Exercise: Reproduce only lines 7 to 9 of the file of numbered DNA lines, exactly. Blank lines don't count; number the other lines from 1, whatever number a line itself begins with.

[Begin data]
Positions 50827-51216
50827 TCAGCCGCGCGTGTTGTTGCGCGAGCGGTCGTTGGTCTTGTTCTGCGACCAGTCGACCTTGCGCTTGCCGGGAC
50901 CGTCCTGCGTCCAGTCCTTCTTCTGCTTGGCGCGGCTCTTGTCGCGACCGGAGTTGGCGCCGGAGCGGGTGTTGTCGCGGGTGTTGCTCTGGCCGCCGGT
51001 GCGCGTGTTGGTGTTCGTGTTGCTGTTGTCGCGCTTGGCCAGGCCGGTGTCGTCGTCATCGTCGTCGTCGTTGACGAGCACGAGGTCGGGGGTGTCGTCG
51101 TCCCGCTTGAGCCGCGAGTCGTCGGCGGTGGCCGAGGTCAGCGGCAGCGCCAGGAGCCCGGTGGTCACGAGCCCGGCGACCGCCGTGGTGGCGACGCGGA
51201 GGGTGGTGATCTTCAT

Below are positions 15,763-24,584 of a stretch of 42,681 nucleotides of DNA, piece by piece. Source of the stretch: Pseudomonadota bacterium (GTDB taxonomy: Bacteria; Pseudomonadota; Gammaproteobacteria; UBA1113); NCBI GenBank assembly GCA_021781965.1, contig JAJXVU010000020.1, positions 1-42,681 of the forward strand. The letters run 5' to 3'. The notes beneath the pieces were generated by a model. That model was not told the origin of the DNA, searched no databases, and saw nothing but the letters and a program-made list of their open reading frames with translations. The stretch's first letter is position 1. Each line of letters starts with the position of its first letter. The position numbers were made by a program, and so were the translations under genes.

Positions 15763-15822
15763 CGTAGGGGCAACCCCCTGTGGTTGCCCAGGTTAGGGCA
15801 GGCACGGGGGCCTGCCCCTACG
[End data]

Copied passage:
Below are positions 15,763-24,584 of a stretch of 42,681 nucleotides of DNA, piece by piece. Source of the stretch: Pseudomonadota bacterium (GTDB taxonomy: Bacteria; Pseudomonadota; Gammaproteobacteria; UBA1113); NCBI GenBank assembly GCA_021781965.1, contig JAJXVU010000020.1, positions 1-42,681 of the forward strand. The letters run 5' to 3'. The notes beneath the pieces were generated by a model. That model was not told the origin of the DNA, searched no databases, and saw nothing but the letters and a program-made list of their open reading frames with translations. The stretch's first letter is position 1. Each line of letters starts with the position of its first letter. The position numbers were made by a program, and so were the translations under genes.

Positions 15763-15822
15763 CGTAGGGGCAACCCCCTGTGGTTGCCCAGGTTAGGGCA